Date of Award


Document Type


Degree Name

Doctor of Philosophy (PhD)


Human Centered Computing

Committee Chair/Advisor

Nathan McNeese

Committee Member

Guo Freeman

Committee Member

Bart Knijnenburg

Committee Member

Kapil Chalil Madathil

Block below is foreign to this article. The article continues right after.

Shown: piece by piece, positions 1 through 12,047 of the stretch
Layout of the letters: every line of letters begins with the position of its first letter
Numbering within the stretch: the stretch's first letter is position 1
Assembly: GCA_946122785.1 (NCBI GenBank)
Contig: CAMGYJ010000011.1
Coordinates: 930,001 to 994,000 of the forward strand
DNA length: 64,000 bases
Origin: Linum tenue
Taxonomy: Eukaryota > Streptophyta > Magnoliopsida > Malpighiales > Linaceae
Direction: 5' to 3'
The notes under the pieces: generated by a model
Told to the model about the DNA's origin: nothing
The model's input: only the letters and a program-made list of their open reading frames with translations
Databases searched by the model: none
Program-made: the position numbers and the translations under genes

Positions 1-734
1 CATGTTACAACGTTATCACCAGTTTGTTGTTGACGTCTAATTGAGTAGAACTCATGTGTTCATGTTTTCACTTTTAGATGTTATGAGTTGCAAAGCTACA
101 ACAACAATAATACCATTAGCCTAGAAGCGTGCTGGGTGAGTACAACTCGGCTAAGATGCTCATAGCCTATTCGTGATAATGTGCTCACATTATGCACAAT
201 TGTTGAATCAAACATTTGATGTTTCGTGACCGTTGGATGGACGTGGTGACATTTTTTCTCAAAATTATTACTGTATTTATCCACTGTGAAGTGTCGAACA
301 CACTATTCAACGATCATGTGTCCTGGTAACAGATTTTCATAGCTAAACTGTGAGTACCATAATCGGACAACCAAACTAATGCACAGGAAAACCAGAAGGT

In the past decades, artificial intelligence (AI) has been implemented in various domains to facilitate humans in their work, such as healthcare and the automotive industry. Such application of AI has led to increasing attention on human-AI teaming, where AI closely collaborates with humans as a teammate. AI as a teammate is expected to have the ability to coordinate with humans by sharing task-related information, predicting other teammates’ behaviors, and progressing team tasks accordingly. To complete these team activities effectively, AI teammates must communicate with humans, such as sharing updates and checking team progress. Even though communication is a core element of teamwork that helps to achieve effective coordination, how to design and structure human-AI communication in teaming environments still remains unclear. Given the context-dependent characteristics of communication, research on human-AI teaming communication needs to narrow down and focus on specific communication elements/components, such as the proactivity of communication and communication content. In doing so, this dissertation explores how AI teammates’ communication should be structured by modifying communication components through three studies, each of which details a critical component of effective AI communication: (1) communication proactivity, (2) communication content (explanation), and (3) communication approach (verbal vs. non-verbal). These studies provide insights into how AI teammates’ communication ii can be integrated into teamwork and how to design AI teammate communication in human-AI teaming. Study 1 explores an important communication element, communication proactivity, and its impact on team processes and team performance. Specifically, communication proactivity in this dissertation refers to whether an AI teammate proactively communicates with human teammates, i.e., proactively pushing information to human teammates. Experimental analysis shows that AI teammates’ proactive communication plays a crucial role in impacting human perceptions, such as perceived teammate performance and satisfaction with the teammate. Importantly, teams with a non-proactive communication AI teammate increase team performance more than teams with a proactive communication AI as the human and the AI collaborate more. This study identifies the positive impact of AI being proactive in communication at the initial stage of task coordination, as well as the potential need for AI’s flexibility in their communication proactivity (i.e., once human and AI teammates’ coordination pattern forms, AI can be non-proactive in communication). Study 2 examines communication content by focusing on AI’s explanation and its impact on human perceptions in teaming environments. Results indicate that AI’s explanation, as part of communication content, does not always positively impact human trust in human-AI teaming. Instead, the impact of AI’s explanations on human perceptions depends on specific collaboration scenarios. Specifically, AI’s explanations facilitate trust in the AI teammate when explaining why AI disobeys humans’ orders, but hinder trust when explaining why AI lies to humans. In addition, AI giving an explanation of why they ignored the human teammate’s injury was perceived to be more effective than AI not providing such an explanation. The findings emphasize the context-dependent characteristic of AI’s communication content with a focus on AI’s explanation of their actions. iii Study 3 investigates AI’s communication approach, which was manipulated as verbal vs. non-verbal communication. Results indicate that AI teammates’ verbal/nonverbal communication does not impact human trust in the AI teammate, but facilitates the maintenance of humans’ situation awareness in task coordination. In addition, AI with non-verbal communication is perceived as having lower communication quality and lower performance. Importantly, AI with non-verbal communication has better team performance in human-human-AI teams than human-AI-AI teams, whereas AI with verbal communication has better team performance in human-AI-AI teams than human-human-AI teams. These three studies together address multiple research gaps in human-AI team communication and provide a holistic view of the design and structure of AI’s communication by examining three specific aspects of communication in human-AI teaming. In addition, each study in this dissertation proposes practical design implications on AI’s communication in human-AI teams, which will assist AI designers and developers to create better AI teammates that facilitate humans in teaming environments.



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